3 Things You Should Know About GFI Outlets

Ground faults happen when the electricity in your wiring doesn’t stay there, but finds another, faster way to the ground. If a person happens to be between the power and that ground, it can be deadly. Approximately 200 people in the United States are killed in ground fault accidents every year. In order to mitigate this danger, the ground fault interrupter, or GFI, was invented in 1961. You may even be familiar with them already. Outlets that have the red and black “reset” buttons between the plugs contain this special technology. Beyond the familiar bathroom plug, however, there are a few other important points to understand:

GFI’s are sometimes called GFCI, for Ground Fault Circuit Interrupter. Essentially, these special outlets monitor how much electricity is going in and how much is coming back out of the circuit when it is in use. When this amount doesn’t match, the device opens the circuit preventing dangerous electrical “leaks,” protecting you, your appliances and your home against shock and fire. Commonly, what you experience is the sudden shut off of your appliance and the need to push the button on the outlet to get it started again. What you may not realize is just how close you were to danger before the ground fault was “interrupted!”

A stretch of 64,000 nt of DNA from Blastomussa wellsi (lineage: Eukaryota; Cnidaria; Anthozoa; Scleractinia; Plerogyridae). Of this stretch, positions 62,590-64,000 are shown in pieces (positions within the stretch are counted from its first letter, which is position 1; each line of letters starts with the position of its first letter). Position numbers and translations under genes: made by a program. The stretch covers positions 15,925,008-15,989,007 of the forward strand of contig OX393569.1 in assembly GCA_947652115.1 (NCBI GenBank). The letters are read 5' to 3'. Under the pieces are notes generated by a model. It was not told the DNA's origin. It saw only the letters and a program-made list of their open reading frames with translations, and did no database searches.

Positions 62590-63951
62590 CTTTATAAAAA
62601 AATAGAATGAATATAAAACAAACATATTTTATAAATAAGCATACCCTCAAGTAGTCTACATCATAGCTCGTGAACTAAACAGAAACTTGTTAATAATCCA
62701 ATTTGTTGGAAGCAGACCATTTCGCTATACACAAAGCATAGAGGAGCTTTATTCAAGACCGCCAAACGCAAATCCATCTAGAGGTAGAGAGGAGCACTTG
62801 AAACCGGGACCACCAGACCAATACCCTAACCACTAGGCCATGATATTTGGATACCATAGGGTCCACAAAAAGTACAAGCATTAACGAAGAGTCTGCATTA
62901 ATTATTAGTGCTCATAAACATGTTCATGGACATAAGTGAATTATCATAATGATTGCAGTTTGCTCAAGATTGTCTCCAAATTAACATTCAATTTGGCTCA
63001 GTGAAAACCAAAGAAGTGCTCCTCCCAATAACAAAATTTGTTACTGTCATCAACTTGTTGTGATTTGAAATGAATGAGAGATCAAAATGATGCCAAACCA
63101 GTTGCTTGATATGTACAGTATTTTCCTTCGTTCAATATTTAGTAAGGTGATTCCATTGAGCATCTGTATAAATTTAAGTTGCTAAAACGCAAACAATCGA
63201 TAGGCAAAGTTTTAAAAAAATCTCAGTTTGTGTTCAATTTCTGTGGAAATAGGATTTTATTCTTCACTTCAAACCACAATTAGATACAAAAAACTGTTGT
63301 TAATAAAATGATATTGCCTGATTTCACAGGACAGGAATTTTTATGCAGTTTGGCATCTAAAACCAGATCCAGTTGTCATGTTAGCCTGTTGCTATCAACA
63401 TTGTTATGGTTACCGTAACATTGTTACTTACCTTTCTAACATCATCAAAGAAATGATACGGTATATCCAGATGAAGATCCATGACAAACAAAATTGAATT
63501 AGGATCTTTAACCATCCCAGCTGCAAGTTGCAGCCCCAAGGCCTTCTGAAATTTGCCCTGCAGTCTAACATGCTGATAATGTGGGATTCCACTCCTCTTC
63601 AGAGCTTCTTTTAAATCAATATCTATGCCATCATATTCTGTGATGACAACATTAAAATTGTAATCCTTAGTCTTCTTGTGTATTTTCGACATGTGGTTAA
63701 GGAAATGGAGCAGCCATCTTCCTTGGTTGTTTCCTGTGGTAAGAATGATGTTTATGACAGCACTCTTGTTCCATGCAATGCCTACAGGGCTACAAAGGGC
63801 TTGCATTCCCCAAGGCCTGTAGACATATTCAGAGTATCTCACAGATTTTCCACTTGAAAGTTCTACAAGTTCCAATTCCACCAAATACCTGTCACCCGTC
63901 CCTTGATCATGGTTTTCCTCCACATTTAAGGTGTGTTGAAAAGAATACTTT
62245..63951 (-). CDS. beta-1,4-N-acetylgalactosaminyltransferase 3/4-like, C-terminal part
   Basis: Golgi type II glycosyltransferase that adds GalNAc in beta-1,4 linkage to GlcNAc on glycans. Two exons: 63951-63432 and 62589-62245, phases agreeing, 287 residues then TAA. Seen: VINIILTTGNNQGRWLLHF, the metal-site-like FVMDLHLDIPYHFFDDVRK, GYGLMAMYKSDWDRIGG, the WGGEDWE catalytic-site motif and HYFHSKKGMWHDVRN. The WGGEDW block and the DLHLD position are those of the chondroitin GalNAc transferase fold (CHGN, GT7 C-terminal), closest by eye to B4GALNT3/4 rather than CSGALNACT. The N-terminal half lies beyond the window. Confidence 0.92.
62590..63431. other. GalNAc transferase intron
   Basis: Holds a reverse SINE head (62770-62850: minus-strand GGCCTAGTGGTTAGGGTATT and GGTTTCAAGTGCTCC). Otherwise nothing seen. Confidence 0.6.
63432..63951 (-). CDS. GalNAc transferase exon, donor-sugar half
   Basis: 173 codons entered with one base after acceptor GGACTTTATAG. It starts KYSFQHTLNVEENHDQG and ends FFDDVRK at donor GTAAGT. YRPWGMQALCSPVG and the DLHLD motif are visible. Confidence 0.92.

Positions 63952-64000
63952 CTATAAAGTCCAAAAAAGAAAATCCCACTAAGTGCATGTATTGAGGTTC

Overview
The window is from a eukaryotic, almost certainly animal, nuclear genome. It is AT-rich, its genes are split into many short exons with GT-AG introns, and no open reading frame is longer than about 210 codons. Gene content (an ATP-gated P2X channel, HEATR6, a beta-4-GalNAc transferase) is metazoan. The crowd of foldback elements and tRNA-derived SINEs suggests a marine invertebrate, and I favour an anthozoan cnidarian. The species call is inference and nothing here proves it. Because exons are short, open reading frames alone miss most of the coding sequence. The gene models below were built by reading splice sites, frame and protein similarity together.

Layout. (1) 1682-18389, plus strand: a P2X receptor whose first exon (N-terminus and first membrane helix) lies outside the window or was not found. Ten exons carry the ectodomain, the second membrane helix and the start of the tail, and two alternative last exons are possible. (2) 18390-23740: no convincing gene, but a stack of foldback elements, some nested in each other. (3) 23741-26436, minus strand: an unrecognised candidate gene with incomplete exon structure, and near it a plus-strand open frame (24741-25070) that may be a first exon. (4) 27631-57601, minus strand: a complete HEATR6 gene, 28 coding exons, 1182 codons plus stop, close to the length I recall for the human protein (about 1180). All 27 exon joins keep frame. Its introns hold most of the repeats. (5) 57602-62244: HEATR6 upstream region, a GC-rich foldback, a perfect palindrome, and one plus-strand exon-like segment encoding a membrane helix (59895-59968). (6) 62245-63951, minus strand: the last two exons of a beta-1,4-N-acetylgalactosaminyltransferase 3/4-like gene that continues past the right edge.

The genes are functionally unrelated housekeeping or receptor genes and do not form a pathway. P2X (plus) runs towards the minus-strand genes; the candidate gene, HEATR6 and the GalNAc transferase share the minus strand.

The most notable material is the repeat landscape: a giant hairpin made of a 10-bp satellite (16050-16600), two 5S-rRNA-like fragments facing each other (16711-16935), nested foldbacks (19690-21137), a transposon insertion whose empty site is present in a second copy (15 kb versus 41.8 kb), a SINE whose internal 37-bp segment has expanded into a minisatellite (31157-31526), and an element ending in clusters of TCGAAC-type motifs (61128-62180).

Anytime electrical outlets are near sources of water, such as bathrooms, kitchens, unfinished basements and other extremely humid or wet conditions, a GFI is a good idea. Since water is such an excellent conductor, these areas are more prone to the kinds of problems these special plug adapters can eliminate. In fact,  the National Electric Code (NEC) requires GFCI/GFI outlets in all new unfinished basements, kitchens, bathrooms, crawl spaces, and, of course, outdoor receptacles.  In older homes, retrofitting in damp conditions can cost as little as $10 per outlet, or a breaker switch can be installed in the main panel for about $150 total.

Because lightning from storms or power surges from your main lines can damage the circuits in your GFI, you should test them at least once per month. It’s simple to do, and you don’t need an electrical degree to do it. Just plug in an appliance, like a lamp or hair dryer. Then turn it on and push the “test” button on the outlet. If the light stays on, it’s time to replace it! If the light goes off, however, you can rest assured that your unassuming little outlet is indeed, protecting you from deadly ground fault accidents.

If you are in need of any residential or commercial electrical services in Baldwin County or Mobile, Alabama look no further than Professional Electric! Visit us online at www.ProfessionalElectric.biz and connect with us on Facebook and Twitter!
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